One of the best things about November is the focus on being grateful and thankful. Everywhere you look there are posts and tweets showing gratitude. And we sure have a lot to be thankful for! Some things are so obvious we often forget to be thankful for. These are things like safe drinking water, warm houses, smart phones and electricity are so everyday for us that we forget how much we have.
Sometime this week, I encourage you to write a list of all the things you have to be thankful for. Don't feel silly including things like water, or your favorite pair of jeans. See how long you can make the list! Even if you don't feel like being thankful, I encourage you to do this exercise—gratitude changes our perception and experience of life, even if nothing is circumstantially different.
This is not to say that you don't have hard things in your life, or that you should pretend they aren't difficult. They are. Hard things are part of life and are very, very real. Remembering that there are good things in your life as well will help YOU through difficult situations.
As you know, most of my posts (so far, at least) aren't recipes. But it's Thanksgiving! The start of holidays and delicious, rich, made-with-love food. Well this recipe is definitely delicious, rich and made-with-love!
I took the recipe out of Gut and Psychology Syndrome by Dr. Natasha Cambell-McBride. If you are following the GAPS diet this is legal on stage 5 or 6, when you are tolerating dried spices and peppercorns.
This recipe is very simple—chop and combine ingredients, simmer for a while, then store in jars. It would be a great recipe to make in a crockpot... you really could fix it and forget it! But simple doesn't mean plain. It's delicious and adds flavor to any meat you are eating. And I'm told, quite excellent with turkey!
*This dairy-free, gluten-free, nut-free, sugar-free recipe would be great for gifts as well—ladle into pint jars and add a bow!
Makes 3-4 quarts
2 lbs dried dates (without stones, cut in half)
2 lbs cooking apples (about 7 cups of pieces)
1 lb plumbs (I used packaged prunes)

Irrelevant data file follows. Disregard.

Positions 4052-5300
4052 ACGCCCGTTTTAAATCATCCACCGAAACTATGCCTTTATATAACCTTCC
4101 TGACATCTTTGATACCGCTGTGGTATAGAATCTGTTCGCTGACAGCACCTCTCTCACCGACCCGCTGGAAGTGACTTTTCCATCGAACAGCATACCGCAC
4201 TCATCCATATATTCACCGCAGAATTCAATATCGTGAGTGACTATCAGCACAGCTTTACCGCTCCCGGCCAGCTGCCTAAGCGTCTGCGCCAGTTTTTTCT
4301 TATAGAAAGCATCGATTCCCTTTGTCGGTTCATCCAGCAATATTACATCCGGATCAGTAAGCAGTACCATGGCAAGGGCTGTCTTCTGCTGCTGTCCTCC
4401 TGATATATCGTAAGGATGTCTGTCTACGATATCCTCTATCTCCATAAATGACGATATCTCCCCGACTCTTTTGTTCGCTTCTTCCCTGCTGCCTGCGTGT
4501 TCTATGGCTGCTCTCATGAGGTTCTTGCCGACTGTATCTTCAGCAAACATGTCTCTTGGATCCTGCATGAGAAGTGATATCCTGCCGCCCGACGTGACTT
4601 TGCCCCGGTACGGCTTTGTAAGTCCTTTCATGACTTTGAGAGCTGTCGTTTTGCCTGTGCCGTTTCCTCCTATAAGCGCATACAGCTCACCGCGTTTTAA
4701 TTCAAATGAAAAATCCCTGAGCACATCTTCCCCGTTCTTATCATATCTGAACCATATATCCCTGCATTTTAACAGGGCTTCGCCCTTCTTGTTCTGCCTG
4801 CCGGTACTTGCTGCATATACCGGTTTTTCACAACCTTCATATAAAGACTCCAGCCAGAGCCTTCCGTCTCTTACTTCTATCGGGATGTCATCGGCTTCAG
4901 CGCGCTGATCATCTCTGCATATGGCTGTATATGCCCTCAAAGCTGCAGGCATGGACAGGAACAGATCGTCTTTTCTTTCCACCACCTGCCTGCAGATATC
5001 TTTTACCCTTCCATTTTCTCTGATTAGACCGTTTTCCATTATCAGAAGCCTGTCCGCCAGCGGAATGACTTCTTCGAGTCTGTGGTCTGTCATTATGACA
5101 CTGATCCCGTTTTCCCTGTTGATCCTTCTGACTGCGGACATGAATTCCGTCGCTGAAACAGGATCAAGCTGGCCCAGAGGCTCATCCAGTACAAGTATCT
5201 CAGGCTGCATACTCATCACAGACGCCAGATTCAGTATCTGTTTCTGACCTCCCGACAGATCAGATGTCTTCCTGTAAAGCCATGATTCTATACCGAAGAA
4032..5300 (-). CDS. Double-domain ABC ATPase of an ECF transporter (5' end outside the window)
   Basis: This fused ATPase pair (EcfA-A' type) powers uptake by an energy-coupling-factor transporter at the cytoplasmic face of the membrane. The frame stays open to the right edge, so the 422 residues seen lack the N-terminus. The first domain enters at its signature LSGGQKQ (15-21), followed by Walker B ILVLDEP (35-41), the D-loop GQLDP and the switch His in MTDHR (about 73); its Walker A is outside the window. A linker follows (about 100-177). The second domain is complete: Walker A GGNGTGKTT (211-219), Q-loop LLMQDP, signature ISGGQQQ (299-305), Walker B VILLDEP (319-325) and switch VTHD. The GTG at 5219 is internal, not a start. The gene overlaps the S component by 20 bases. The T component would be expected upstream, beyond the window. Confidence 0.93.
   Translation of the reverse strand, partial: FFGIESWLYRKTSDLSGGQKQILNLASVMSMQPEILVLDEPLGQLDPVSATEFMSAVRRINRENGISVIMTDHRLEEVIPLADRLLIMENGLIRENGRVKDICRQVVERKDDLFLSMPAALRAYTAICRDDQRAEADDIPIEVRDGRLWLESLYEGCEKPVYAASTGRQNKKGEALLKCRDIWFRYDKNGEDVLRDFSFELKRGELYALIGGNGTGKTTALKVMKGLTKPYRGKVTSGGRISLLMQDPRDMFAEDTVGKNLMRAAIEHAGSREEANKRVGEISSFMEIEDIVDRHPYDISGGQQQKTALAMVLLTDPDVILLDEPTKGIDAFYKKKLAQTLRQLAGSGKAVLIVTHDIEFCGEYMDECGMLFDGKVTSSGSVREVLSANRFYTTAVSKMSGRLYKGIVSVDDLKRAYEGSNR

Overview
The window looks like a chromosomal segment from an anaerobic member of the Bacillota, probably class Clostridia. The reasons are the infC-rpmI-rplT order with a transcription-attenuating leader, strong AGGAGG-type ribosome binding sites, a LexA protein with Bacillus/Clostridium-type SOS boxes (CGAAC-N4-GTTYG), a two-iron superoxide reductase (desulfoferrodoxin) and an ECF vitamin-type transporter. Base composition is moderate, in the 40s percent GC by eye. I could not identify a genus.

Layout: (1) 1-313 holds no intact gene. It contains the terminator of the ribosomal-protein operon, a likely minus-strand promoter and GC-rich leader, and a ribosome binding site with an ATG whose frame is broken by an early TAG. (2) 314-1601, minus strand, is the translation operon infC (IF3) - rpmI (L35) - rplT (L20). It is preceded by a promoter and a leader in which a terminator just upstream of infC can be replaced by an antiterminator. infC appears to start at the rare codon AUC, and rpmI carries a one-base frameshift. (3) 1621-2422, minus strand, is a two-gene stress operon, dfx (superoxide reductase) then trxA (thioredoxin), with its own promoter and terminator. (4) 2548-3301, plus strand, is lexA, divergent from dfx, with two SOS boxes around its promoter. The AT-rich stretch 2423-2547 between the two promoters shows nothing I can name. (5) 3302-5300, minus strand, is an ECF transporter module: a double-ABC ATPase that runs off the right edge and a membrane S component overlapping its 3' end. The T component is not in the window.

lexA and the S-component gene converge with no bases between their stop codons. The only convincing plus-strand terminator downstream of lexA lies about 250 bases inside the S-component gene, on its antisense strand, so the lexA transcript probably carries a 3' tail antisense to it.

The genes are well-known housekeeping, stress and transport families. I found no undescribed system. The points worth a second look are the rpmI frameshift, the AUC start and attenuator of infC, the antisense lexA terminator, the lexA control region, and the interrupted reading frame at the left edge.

3 medium onions (about 3 cups, finely diced)
3 peppers (about 2 cups, finely diced)
2 cups raw apple cider vinegar
1-2 tsp whole peppercorns (freshly crushed)
1-2 tsp aromatic seeds (I used cumin and dill)
1 tsp cayenne pepper
1-2 tsp natural salt
Cut dates in half (and remove stones (seeds) if needed)
Slowly boil the dates in about 1 cup of water in a large pot until soft (about 10 minutes)
If you live in Colorado like me, and don't use a lid (also like me), you may need to add extra water during this process.
When the dates are soft, turn off heat and mash them with a potato masher—they don't have to be perfectly smooth, just mashed.
While you were softening the dates, I hope you were furiously chopping! I completely underestimated the time it was going to take to chop everything I needed for this recipe. If you want the process to go smoother, I would recommend chopping everything at the beginning. Then as soon as the dates are soft you can add the rest, stir occasionally, and walk away!
The directions from Dr. Natasha are:
Add everything else to the dates and simmer 1-1/2 hours on very low heat, stirring occasionally.
If you are like me and work better with a little note of panic, then by all means, chop furiously and add things as you chop. For all you step-by-steppers like me, below are pictures to show what I added.
Sterilize the jars.
Dr. Natasha recommends doing this in an oven. I had never done this but it seemed to work great! Place cold jars in a cold oven. Heat the oven to 250°F, then leave it at that temperature for 40 minutes to sterilize the jars. Pull the jars out of the oven one-by-one as you are ready to fill them so they stay hot. Use oven mitts!
Ladle the hot chutney into the jars.
A jar funnel is a lifesaver here!
I left just a little room for air, much less than my fermenting self wanted, but no jars exploded so it must be okay!
Wipe off any chutney on the rim of the jar. Then immediately seal the jar, tightening the lid.
Again, use an oven mitt—the jars are hot!
Place the jar on the counter, some distance between them.
It's better to not move the jars until they are cool, so place them where you will not need to move them for many hours, overnight is better.
When cool, place the jars into the refrigerator.
This is not a fermented food, so it does require refrigeration.
Serve with meats and fish. Good cold or warm.
It's delicious! I made this for our Thanksgiving feast in a few days, but tried it out with some chicken today. I enjoyed it thoroughly! I hope you enjoy it as well!